Thursday, May 11, 2006

Students exercise political clout - Students exercise political clout

I was reading the paper today on the way home from work when I came accross an inspirational story about teaching.

Here is an excerpt from the article in the Toronto Star:


Recycling bins will be as much a part of Ontario classrooms as desks and blackboards if Georgetown students get their way.

"For some kids, recycling is not a big issue because it doesn't immediately pertain to them," said Dylan Hickson, in Grade 9 at Georgetown District Secondary School. " But if it's convenient to recycle, then they'll do it."

Its proposed legislation — requiring recycling bins for paper and blue box items, like aluminium cans and plastics, in every classroom — made history yesterday when it passed second reading in the Legislature.

Two other student-drafted bills, brought forward by MPPs as private members, also got unanimous support from all parties yesterday.
"Not only will this benefit our generation but it will benefit next generations by showing ... if you believe in something it can be done," said Kevin Robbie, also in Grade 9.

Liberal MPP Kathleen Wynne (Don Valley West) introduced the recycling bill.

New Democrat Andrea Horwath (Hamilton East), introduced a bill worked on by Cardinal Carter Secondary School students in Aurora, requiring employers to tell student workers their basic labour rights.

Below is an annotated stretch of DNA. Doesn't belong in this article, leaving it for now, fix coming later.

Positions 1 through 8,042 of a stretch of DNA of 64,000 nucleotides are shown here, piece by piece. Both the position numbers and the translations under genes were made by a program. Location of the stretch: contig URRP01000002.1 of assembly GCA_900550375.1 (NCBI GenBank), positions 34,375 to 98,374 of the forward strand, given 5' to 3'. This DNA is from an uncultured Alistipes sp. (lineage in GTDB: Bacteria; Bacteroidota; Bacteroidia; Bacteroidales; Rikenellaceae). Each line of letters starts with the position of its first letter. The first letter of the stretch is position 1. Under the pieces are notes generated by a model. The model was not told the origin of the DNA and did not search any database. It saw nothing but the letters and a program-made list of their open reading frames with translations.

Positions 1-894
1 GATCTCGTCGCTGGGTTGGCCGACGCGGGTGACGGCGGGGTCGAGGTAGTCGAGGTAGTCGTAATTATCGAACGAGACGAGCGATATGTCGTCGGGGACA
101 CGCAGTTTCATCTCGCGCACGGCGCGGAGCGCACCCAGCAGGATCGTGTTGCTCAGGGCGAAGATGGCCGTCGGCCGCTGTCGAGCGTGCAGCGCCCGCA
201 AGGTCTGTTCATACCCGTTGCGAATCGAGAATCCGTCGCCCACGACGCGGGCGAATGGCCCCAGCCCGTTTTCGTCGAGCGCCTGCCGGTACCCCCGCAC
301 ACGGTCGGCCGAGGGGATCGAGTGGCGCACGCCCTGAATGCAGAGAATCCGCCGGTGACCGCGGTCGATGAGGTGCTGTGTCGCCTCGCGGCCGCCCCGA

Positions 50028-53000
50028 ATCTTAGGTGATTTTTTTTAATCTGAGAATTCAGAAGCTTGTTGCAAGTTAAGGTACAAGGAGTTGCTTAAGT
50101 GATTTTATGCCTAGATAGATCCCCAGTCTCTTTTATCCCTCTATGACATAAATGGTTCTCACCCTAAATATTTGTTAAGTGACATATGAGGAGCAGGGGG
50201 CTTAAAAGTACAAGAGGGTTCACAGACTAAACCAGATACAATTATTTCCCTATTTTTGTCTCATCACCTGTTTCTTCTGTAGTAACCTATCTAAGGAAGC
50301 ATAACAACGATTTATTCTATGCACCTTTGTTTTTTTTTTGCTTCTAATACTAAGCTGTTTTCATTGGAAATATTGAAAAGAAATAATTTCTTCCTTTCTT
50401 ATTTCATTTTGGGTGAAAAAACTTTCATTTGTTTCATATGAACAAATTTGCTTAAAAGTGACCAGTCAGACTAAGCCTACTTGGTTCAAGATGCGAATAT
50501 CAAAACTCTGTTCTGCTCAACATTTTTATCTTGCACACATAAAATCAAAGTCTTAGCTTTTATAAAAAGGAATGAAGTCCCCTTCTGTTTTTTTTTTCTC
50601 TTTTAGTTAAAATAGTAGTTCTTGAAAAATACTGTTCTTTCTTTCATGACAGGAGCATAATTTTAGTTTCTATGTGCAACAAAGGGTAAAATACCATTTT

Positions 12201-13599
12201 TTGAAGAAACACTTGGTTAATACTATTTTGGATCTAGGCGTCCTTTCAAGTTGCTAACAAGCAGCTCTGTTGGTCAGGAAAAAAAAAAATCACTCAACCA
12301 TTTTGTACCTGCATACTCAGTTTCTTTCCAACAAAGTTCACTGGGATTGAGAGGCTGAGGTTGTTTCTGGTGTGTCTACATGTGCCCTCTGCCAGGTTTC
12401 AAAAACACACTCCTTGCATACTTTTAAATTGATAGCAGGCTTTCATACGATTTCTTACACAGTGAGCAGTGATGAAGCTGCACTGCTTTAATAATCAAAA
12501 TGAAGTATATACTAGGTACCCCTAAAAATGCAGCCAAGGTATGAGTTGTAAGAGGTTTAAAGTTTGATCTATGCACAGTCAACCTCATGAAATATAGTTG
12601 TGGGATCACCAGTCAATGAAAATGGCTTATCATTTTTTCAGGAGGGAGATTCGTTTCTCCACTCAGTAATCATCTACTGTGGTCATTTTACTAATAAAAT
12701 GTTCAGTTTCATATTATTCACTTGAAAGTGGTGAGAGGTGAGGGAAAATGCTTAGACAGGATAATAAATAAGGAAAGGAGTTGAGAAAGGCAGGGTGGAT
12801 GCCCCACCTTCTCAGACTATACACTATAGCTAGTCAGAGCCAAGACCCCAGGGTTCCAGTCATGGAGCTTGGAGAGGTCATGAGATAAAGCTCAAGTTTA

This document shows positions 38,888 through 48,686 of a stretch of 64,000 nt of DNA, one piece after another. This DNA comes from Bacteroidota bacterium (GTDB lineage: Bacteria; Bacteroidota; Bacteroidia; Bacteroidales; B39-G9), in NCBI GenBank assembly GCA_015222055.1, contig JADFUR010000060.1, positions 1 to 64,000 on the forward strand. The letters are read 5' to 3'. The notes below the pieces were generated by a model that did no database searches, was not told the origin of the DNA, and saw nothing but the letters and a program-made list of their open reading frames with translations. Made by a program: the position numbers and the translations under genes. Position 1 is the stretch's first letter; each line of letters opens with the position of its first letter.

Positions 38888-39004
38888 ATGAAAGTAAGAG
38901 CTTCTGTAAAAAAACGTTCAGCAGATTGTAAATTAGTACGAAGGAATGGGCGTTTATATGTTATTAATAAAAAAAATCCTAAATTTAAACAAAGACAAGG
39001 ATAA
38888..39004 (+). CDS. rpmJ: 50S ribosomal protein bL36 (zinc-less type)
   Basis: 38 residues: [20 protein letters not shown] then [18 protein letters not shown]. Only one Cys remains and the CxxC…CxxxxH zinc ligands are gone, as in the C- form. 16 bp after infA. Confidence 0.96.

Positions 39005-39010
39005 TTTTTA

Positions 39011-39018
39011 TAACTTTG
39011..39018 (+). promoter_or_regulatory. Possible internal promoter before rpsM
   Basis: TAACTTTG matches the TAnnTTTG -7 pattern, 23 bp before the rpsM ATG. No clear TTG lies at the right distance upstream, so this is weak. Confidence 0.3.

Tory MPP Frank Klees (Oak Ridges) introduced a bill drafted by Nupur Dogra, of Iroquois Ridge High School in Oakville, requiring schools to educate students about healthy food choices. This Making the Grade project was spearheaded by CBC television reporter Mike Wise, to engage students in politics. It's worked.

"It was amazing. Oh, wow, it's like, indescribable. I loved it," said Dogra, 15.

"A lot of students now see that they can get involved in the political process."


The inspiration comes from the time and effort not just one, but many teachers undertook so that these students could benefit from a truly educational experience. It is one thing to learn how legislation is works its way through the legislative process in order to become law in a textbook. But it is inspirational when politicians and their bureaucrats are willing to meet with students and draft effective legislation.

Not only that, the politicians have picked up the legislation and the bills have passed two readings in an actual duly elected legislative body (the Legislative Assembly of Ontario). The students were even invited to Queen's Park (the home of the Ontario Legislature) to meet with the Premier of Ontario and other MPPs as well as watch votes on the bills that the student's drafted.

Congratulations to these teachers for taking the time and energy to provide this enriching opportunity for their students. Also a big congratulations to the students for drafting and refining such great legislation that professional politicians are willing to put it forth in a duly elected legislative assembly.

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